The View From My Wheelchair - Rehab

This blog will appear once a week. I can assure you there’s a swarm of topics buzzing around my gray matter. I’ll swing back and forth on healthcare, lifestyle, and subjects that keep me awake at night. Today, I have a story about a group of people who work in the arena of Physical Therapy.

The complications associated with being diagnosed with Multiple Sclerosis in 2005 have made me a regular in physical therapy gyms. I’ve probably had 75 different physical therapists; all sizes, shapes and colors. In my memoir, Come Get Me Mother, I’m Though, I write about an entertaining encounter I had with the very first therapist who was the little sister of a friend from junior high in the 60’s. That’s when I surmised, the quality of physical therapy is predicated upon where you live and who’s on duty. This was a small mountain town, one hospital and two therapy centers, staffed heavily by locals and some classmates from my youth.

I now live in a big city with multiple hospitals and therapy clinics (with no one from my past) and because my fight with MS continues (and I’ve needed a rotator cuff repair or two), I have to visit twice a week. Eventually, I gravitated toward one particular rehab hospital. I’m on a first-name basis with inpatient and outpatient therapists, even the front office receptionist, and I’m happy to say, I get no questions about my junior high girlfriend.

Raven is in charge of rehabbing my latest repaired rotator cuff and last week at the clinic, while she was focused on torturing me by manipulating my shoulder and moving my arm around, “we gotta loosen it up,” I was watching the other patients doing rehab in the room when a gentleman walked in with his wife on his arm. He was a tall man, looked to be in his 70’s and it seemed as if they were looking for someone. The therapist Rebecca stood up and walked away from her patient and gave the tall old man a big hug. Then, therapists, Jackie and Joanne noticed and got in on a group hug. I heard Rebecca tell him, “Hey, you did the work, I just told you what to do.”

At that point, Raven noticed I wasn’t paying attention to her, looked over her shoulder to the crowd gathered around the old man. Her brow furrowed and she said, “holy shit,” dropped my arm and went to join the festivities. There were more hugs, kisses and laughter.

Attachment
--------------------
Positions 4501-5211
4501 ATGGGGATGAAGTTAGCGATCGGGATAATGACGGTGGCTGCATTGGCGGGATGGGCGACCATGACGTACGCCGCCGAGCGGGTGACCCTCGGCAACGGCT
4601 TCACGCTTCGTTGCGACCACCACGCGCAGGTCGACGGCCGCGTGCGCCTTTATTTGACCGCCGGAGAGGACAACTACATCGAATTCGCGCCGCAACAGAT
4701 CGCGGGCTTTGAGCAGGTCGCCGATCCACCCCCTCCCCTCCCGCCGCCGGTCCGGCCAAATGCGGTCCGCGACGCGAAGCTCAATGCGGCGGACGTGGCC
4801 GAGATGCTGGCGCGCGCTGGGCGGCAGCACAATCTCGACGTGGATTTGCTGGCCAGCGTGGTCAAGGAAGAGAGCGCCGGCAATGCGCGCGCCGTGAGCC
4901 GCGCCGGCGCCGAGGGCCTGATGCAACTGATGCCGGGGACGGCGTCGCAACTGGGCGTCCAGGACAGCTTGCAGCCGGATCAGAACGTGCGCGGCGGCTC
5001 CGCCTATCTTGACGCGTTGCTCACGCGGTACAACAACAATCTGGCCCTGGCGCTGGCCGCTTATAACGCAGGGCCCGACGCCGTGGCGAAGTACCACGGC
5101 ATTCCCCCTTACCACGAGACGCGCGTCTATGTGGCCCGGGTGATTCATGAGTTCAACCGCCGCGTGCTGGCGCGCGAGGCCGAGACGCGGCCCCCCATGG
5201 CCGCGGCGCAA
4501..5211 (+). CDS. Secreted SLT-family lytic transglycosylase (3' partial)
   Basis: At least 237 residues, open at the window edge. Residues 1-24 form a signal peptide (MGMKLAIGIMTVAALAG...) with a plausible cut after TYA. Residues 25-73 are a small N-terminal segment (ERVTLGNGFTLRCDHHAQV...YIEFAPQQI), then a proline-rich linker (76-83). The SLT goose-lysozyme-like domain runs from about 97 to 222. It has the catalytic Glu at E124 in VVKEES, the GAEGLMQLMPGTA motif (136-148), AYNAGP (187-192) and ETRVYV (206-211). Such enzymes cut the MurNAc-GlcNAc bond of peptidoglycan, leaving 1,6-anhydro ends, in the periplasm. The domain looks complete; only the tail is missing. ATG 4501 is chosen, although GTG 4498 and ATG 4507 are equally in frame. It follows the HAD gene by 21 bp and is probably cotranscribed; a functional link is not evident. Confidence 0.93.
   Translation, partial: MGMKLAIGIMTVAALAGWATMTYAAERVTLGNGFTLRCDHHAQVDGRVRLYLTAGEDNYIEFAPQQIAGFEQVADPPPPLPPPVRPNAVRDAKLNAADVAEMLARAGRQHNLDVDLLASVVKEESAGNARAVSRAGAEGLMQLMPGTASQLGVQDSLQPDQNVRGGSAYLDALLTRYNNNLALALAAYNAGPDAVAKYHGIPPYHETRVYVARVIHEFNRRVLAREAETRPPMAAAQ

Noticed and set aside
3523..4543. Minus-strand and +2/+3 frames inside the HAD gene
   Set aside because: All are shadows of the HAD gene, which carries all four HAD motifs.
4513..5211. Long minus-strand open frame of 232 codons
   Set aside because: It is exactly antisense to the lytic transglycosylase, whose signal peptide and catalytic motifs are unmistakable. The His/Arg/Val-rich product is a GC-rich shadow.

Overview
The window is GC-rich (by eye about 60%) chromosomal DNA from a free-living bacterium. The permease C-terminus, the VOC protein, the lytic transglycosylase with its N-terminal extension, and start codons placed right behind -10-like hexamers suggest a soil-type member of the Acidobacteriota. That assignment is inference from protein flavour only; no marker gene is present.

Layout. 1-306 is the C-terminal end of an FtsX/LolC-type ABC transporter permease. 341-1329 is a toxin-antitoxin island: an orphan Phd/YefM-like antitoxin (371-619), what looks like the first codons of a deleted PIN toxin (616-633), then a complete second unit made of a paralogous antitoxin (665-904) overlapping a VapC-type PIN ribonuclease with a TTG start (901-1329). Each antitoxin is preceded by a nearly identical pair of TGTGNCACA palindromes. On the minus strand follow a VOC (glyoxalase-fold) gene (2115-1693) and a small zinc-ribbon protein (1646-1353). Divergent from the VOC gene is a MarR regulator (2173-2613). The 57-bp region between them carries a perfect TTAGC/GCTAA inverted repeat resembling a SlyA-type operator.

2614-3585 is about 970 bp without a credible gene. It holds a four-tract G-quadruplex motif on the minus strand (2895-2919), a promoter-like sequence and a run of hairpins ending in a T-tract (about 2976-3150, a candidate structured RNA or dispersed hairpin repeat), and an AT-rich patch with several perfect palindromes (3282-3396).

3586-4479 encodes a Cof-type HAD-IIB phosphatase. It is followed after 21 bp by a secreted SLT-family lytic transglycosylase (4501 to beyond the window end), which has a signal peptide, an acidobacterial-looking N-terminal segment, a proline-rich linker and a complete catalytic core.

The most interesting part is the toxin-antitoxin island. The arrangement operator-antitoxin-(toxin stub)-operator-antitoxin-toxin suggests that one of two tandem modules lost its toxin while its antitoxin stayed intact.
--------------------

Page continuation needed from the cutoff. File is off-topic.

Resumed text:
When she came back to me, her face beamed. “I can’t believe that’s the same man. When he was here last year, he could barely breathe, he was skin and bones, bedridden and close to the end, now look at him.” Then, she quipped, “We never get to see the end results of our work. I have many former patients I wonder about. That was nice.”

These physical therapists are like most in every rehab clinic in America. They work hard on people who aren’t thrilled to participate because rehab hurts oftentimes, patients resist and question the methods. I’ve seen patients physically push back, only to have the therapist patiently get them the work they need to heal. It was warming to see them so thrilled about the end result of the work they do.

It reminds me to be more appreciative of these people who’ve chosen this healing path in life. Not all my P/T’s were as professional as expected, but I remember those who are and work to make a personal connection with each; Rebecca just got married, Raven is a bodybuilder, Joanne was adopted at birth and spent years finding her birth mother, and Michael Jackson from Australia, who can’t moonwalk, but is one of those nuts who runs 30 plus miles for entertainment. They’ve each made an impression on me, albeit while they torture with a smile. I like my P/T’s.

If something happens and you get stuck in Physical Therapy, be nice.

Until next week,


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K.R. Curry, the Author

PO Box 464 Fort Collins CO 80522

2019 K.R.Curry, the Author

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